MINI-ORC TURBOGENERATOR FOR RENEWABLE ENERGY SOURCES
Title: Mini-ORC Turbogenerator for Renewable Energy Sources
Acronym: Solar mini-ORC
Financing: Bosch Corporate Research, Energy Storage and Conversion sector
A small and highly efficient energy converter for external thermal sources opens up a new horizon for the deployment of the distributed energy scenario. The conversion of localized renewable energy sources like waste heat from processes and thermal engines, solar collection in inhabited areas, together with micro-cogeneration, could have an enormous impact in the solution of the global energy issue. Constraints on cost, reliability, materials, scalability, flexibility, and complexity have so far prevented the realization of a technology capable of exploiting these energy sources. The goal of the project is related to a possible solution to this problem: a small high-efficiency turbogenerator based on the Organic Rankine Cycle (ORC) principle, suitable for volume production. By leveraging on the results of previous scientific projects, the research group acquired the knowledge on working fluids, thermodynamics, and dense-gas fluid dynamics necessary in order to overcome the hurdles arising from the need of miniaturizing a machine based on the ORC principle. The main deliverable will therefore be an experimental test bench suitable for testing various configurations at system and component level, and all the characterizing measurements and related knowledge. In order to achieve this goal, the most advanced simulation techniques at system and component level developed by the research group will be further enhanced, and used in an innovative integrated way in order to design and verify the setup. Several working fluids, cycle and turbine configurations will be analyzed and tested. The very high Mach number and large expansion ratio occurring in supersonic flows of dense organic vapors are the most challenging aspects for the turbine. No measurements of such flows exist, and models might be affected by errors. Dedicated experiments on high‑Mach number nozzle expansions using the prototype’s balance‑of‑plant will be performed. Visualization and laser-based techniques will be applied to the supersonic flow of dense organic vapor through an optically accessible scaled-up nozzle. The proprietary zFlow CFD code will be validated by comparison with shock angles, pressure, temperature and mass flow measurements.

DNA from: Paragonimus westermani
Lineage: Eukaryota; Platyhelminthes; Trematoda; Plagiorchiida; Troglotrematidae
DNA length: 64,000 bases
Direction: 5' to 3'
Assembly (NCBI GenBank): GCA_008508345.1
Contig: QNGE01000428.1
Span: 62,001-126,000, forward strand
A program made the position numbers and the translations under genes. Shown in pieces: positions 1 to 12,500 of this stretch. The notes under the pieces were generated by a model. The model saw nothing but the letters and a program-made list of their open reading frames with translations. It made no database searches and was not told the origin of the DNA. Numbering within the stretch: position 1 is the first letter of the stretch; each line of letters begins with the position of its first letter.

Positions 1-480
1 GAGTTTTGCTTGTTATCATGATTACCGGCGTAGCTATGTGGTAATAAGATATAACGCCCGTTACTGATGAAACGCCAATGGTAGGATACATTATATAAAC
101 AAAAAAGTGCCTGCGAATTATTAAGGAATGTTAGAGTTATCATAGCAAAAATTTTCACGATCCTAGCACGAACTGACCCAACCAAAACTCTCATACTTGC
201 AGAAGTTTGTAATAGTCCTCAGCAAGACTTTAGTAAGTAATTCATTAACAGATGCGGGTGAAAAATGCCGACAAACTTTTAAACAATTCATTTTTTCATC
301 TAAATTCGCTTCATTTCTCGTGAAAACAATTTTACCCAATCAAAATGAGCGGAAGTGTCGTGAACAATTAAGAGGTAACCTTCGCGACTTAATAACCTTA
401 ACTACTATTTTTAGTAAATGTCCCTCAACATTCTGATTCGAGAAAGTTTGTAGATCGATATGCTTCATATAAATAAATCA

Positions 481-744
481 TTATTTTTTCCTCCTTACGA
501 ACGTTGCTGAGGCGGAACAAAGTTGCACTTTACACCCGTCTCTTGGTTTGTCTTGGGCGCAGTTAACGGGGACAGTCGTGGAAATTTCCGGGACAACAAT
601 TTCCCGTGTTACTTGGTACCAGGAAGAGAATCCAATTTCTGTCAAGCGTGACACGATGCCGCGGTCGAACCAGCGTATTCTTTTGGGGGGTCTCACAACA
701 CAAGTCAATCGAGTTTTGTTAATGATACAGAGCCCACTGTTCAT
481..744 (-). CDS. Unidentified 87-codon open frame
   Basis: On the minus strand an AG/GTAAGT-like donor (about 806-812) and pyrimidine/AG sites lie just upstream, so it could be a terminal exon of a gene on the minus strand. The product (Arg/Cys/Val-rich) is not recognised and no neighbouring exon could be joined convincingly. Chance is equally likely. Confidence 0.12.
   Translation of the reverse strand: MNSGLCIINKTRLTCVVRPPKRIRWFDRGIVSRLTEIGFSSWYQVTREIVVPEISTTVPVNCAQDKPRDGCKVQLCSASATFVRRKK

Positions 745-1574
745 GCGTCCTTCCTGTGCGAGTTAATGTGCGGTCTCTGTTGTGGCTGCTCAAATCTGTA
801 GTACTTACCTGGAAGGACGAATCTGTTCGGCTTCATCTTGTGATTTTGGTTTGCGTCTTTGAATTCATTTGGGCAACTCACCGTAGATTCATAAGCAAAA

Website: Bosch Corporate Research, Energy Storage and Conversion sector